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Re: De-activate a swap partition - I don't believe it!

On Monday 20 March 2006 03:28, jdow wrote:
> It sounds like Anne committed one or more of the death penalty sins for
> working with operating systems and file systems in particular.
> NEVER EVER repartition an active drive. Your data is likely toast.
> NEVER EVER repartition a drive without taking a backup first.
> NEVER EVER use a partitioning tool without understanding what it is going
>            to do to you, in detail.
> In any case somebody who is VERY careful to dismount partitions (at least
> ones that are going to be changed), can get away with repartitioning an
> active disk. 

All partitions on that drive were dismounted.  There were no system partitions 
apart from a swap partition which had been turned off.

> It is like juggling weeping sticks of dynamite, though. In 
> general drop to single user mode, backup all data on the drive you're going
> to mess with, then mess with the drive after completely dismounting it,
> every one of its partitions. The Linux Documentation Project is a good
> place to find HOW-TO help on this sort of thing. And, really, if the
> HOW-TOs leave you baffled you're not ready to play with a given feature.
> (Hint, there is at least partitioning HOW-TO with some hints on where the
> swap files ought to go. Three partitions are usually called for. /boot, 
> /, and swap. Ordering depends on the performance you need. If you go to
> swap a lot - put it near the outside of the disk. If you do not go to swap
> at all often then put it anywhere you want, it'll not make a huge
> difference.)
That's what I thought.  It should be rare that I use it, but it provides 
additional, quickly available swap if necessary.

> > Sometimes the kernel sees one partition table, and when changes are made
> > it *requires* a reboot to see the new table.  Sometimes it sees the
> > change without a reboot.  I have not really figured out the differences,
> > but I do know that after a reboot it will see the current table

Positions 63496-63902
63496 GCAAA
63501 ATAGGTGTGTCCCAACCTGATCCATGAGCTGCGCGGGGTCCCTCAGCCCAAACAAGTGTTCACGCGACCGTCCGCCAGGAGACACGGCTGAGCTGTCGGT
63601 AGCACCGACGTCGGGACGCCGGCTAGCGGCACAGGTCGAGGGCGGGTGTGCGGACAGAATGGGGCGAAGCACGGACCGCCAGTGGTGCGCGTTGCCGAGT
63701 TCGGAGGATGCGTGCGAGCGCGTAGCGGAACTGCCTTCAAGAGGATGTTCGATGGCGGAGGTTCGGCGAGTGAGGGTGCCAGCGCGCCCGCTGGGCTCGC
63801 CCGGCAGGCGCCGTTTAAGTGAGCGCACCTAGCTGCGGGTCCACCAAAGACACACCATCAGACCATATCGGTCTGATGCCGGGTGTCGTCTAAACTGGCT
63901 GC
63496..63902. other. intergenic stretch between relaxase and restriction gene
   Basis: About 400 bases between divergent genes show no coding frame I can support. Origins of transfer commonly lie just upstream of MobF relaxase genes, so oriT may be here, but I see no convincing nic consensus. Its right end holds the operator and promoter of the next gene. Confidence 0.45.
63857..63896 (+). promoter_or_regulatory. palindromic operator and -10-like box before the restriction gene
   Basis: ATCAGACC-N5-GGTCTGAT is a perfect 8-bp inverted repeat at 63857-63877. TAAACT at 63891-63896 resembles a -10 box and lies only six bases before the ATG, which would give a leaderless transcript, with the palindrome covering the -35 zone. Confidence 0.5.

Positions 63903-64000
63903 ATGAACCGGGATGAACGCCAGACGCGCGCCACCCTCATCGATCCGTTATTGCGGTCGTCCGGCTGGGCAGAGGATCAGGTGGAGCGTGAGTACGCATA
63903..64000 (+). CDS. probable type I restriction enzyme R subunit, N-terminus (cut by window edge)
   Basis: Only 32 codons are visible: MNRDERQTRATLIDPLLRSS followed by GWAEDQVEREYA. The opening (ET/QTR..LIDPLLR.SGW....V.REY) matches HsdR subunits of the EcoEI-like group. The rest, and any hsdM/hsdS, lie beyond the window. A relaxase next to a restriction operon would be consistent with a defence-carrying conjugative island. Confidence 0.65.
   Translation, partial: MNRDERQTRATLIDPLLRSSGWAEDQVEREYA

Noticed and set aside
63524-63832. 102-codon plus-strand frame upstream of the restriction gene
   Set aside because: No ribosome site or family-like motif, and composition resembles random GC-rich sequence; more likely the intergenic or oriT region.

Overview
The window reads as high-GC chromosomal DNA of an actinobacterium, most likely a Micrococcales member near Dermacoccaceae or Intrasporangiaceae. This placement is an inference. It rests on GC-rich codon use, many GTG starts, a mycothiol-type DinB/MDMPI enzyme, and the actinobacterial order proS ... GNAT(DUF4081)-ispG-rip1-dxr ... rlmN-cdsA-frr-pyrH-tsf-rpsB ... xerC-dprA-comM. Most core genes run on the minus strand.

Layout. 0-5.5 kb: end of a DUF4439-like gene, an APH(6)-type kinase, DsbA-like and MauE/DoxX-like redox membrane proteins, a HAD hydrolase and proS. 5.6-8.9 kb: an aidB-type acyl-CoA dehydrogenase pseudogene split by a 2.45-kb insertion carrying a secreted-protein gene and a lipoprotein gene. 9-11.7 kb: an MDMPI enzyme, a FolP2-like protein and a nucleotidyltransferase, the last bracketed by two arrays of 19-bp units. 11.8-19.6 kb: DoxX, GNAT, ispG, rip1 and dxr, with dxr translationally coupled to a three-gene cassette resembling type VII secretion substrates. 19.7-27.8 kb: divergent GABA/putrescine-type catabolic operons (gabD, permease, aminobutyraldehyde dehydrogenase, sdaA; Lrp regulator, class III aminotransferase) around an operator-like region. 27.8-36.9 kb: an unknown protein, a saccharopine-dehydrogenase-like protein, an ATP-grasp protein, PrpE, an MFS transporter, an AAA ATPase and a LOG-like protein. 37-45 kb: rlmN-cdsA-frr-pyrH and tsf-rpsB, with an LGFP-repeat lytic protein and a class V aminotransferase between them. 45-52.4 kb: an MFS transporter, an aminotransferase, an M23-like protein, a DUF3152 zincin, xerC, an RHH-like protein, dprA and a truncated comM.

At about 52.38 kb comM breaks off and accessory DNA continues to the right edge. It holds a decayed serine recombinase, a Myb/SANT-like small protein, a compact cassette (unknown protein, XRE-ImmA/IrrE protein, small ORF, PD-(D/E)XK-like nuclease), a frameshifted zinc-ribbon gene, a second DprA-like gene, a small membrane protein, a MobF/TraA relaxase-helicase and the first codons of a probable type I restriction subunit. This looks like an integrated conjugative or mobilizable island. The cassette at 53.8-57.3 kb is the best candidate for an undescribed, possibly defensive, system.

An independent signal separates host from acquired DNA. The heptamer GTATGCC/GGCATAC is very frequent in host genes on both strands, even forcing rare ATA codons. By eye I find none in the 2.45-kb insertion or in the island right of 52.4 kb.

> > correctly.
> THAT is a fine way to destroy partitions that might have been saved if they
> are still mounted.
> I learned WAY WAY WAY more about partition tables than I ever wanted by
> embracing Anne's folly. <sigh - I am human.> Had I not rebooted I could
> probably have found the kernel's records of the partitions it was using.
> As it was I had to learn about ext2fs's disk organization and recover
> the hard way. It was a long job even though I remembered the basics of
> the partitioning. NOW I make a print out of an "fdisk -l". I keep a sane
> fdisk around, too. New ones are broken. They have an artificial limit on
> the number of partitions they will handle. I have had times I really had
> serious use for about 24 partitions on one disk. I do NOT like tools that
> make artificial limits. (I have some read only partition images I use
> from time to time for some "ancient archives" work. I try not to EVER
> lose data. And given a choice it will be available for me when I want it.)
I'm not completely daft, J ;-)  I had a printout of df -h and fdisk -l before 
I started.  I could create the whole partition table based on that if I 
needed to.  The more I think about it, though, and the more I suspect it is 
the wrong thing to do.  It's just making work.  I had intended to reorganise 
the data that resides in just one of those partitions to match the structure 
in hda, then use rsync to create a data backup.  It would be easier to do 
that from one large empty partition.

> Anyway, with the fdisk -l listing I can generally recover from blunders
> pretty easily as long as I do not try to take too many of the "fdisk" and
> "makefs" steps at once. It's ALWAYS painful. Do it all one careful step
> at a time and check the work at each step. And "please" do it in single
> user mode. You'll find it is easier on your nerves.
> {o.o}   <- When I embrace folly I try to turn it into a learning
> experience. Learning is a nasty experience. Having learned is rather fun.

For me, the fear before I start is the nasty bit.  Once I take the first step 
I stop panicking and cope.  If, like this time, I can take time to assess the 
situation properly it's not scarey.  If there is pressure for a fast result, 
then I'm worried.


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